0

UC Davis Law Review, Issue 49:5 (June 2016)

Articles

Against Administrative Judges
Kent Barnett

Collaboration Theory: A Theory of the Charitable Tax-Exempt Nonprofit Corporation
Eric C. Chaffee

FERC’s Expansive Authority to Transform the Electric Grid
Joel B. Eisen

The Unresolved Interpretive Ambiguity of Patent Claims
Oskar Liivak

Innovation Law and Policy: Preserving the Future of Personalized Medicine
Rachel E. Sachs

Response

The Relationships Between Speech and Conduct
Jane R. Bambauer

Notes

No Paper? No Problem: Ushering in Electronic Wills Through California’s “Harmless Error” Provision
Gökalp Y. Gürer

Warning Third Parties of Genetic Risks in the Era of Personalized Medicine
Kanu Song

lawreview.law.ucdavis.edu

stairway-to-heaven-1319562-m-720x340
0

FAN 111 (First Amendment News) Flying Dog Brewery Launches First Amendment Society

L-R: Jim Caruso, Alan Gora & Ilya Shapiro

L-R: Jim Caruso, Alan Gora & Ilya Shapiro

Free beer was being served as the audience gathered yesterday for a press conference at the National Press Club in Washington, D.C. to hear Jim Caruso (CEO of Flying Dog Brewery), Alan Gura (a DC-based constitutional law litigator), and Erin Weston (senior Director of Communications for Flying Dog). The three were there to discuss their First Amendment victory in Flying Dog Brewery v. Michigan Control Commission (6th Cir., 2015). More importantly, they were there to formally launch a new free-speech initiative. Ms. Weston will oversee the initiative.

The “First Amendment Society” is a non-profit initiative started by Flying Dog. The seed money for the campaign came from the damages award the brewery received from its victory in the Sixth Circuit.

Dean Lucy Dalglish

Dean Lucy Dalglish

One component of the initiative will be a First Amendment scholarship program done in conjunction with the  Philip Merrill College of Journalism at the University of Maryland, of which Lucy Dalglish (former executive director of the Reporters Committee for Freedom of the Press) is dean. Dalglish was present at yesterday’s press conference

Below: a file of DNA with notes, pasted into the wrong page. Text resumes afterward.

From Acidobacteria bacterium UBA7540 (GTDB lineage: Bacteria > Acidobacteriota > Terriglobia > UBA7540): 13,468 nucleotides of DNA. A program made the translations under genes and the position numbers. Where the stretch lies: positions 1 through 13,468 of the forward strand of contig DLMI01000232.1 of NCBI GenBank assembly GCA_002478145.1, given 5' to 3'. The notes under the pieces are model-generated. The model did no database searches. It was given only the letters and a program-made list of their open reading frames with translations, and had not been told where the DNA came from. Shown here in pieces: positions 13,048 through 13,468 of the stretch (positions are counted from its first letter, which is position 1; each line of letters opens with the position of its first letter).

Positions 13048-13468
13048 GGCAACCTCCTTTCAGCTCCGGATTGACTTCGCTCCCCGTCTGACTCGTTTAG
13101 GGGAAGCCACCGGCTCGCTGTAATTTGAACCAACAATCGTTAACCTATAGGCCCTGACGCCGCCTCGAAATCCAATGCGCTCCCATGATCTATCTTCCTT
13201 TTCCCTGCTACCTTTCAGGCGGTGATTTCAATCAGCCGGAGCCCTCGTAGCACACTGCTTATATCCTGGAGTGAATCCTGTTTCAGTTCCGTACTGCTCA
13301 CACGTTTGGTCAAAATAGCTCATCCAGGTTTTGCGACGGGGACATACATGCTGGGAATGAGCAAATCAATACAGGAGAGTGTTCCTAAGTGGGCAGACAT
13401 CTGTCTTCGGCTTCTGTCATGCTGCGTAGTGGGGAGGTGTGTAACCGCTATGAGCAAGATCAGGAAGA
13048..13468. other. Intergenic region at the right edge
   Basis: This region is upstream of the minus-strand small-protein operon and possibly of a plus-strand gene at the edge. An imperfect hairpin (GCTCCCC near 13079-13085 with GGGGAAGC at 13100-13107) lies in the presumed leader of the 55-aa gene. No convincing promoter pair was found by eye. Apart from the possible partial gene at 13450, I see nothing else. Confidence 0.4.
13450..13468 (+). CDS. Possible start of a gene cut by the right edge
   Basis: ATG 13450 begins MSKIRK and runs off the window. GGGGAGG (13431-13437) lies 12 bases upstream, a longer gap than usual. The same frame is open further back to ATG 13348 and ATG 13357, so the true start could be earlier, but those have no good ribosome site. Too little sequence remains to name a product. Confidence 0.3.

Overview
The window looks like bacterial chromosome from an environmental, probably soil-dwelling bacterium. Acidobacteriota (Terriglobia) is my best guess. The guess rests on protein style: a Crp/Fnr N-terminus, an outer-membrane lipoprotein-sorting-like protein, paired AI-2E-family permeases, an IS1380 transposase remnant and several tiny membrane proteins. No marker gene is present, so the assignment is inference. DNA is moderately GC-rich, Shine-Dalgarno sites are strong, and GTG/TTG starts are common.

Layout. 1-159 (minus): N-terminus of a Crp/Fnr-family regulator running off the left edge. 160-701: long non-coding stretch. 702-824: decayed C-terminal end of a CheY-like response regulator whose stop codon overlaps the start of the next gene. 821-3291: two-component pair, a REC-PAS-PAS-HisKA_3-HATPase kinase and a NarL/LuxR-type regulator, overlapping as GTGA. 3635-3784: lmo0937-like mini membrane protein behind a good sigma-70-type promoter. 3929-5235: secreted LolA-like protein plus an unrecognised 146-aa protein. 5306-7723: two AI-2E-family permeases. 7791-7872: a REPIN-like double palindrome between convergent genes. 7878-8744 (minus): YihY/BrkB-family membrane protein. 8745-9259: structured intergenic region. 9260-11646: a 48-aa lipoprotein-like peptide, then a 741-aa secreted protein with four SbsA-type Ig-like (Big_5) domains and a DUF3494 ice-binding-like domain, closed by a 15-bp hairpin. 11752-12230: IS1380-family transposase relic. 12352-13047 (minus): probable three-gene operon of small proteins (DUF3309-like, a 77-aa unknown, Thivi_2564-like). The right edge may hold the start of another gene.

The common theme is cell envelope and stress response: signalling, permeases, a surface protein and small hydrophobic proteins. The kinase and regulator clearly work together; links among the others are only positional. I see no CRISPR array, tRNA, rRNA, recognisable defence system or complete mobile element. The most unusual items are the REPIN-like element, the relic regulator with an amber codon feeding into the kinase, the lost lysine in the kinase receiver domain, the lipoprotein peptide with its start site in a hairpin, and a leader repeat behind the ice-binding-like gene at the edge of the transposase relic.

Another component of the initiative will involve a a partnership with a public library. Staring next week, the Frederick County Public Library will host a series of lectures focusing on banned books and the First Amendment. The first three of those events will be held at 6:00 p.m. on the following dates:

  1. June 8Garrett Epps will discuss Whitman’s Leaves of Grass
  2. July 13: Michelle Markey Butler  will discuss Harry Potter and the Sorcerer’s Stone
  3. August 10: Ronald Collins, “The Poem that Howled Against Censorship: The Story of the Attempt to Ban a Book of Poems”
L-R: Jim Caruso, Erin Weston & Robert Corn-Revere

L-R: Jim Caruso, Erin Weston & Robert Corn-Revere

Moved to action by the Michigan Liquor Control Commission’s attempt to ban the company’s “Raging Bitch” beer from being sold within the state, Jim Caruso tagged the experience as “an outrageous violation of our First Amendment rights.” It was that experience that prompted him to launch the First Amendment Society. In the course of the press conference, Caruso was emphatic that “this is not a marketing tactic.” Alan Gura, the lawyer who successfully argued the case, echoed that point as he discussed the merits of the case and why it was important to litigate it.

Some of those present at the press conference were Robert Corn-Revere, Walter Olson, Nico PerrinoIlya Shapiro, and Bryan Thomas Hissing, Community Services Coordinator for the Frederick County Public Library

New Book on Child Pornography Law Read More

0

UCLA Law Review Vol. 63, Issue 4

Volume 63, Issue 4 (May 2016)
Articles

Accidents of Federalism: Ratemaking and Policy Innovation in Public Utility Law William Boyd & Ann E. Carlson 810
Protecting Disfavored Minorities: Toward Institutional Realism Joy Milligan 894
Insider Trading and Market Structure Yesha Yadav 968

 

Comments

Defending Criminal(ized) “Aliens” After Padilla: Towards a More Holistic Public Immigration Defense in the Era of Crimmigration Andrés Dae Keun Kwon 1035
Public-Private Divide in Parker State-Action Immunity Sina Safvati 1110
1

UCLA Law Review Vol. 64, Discourse

Volume 64, Discourse
Discourse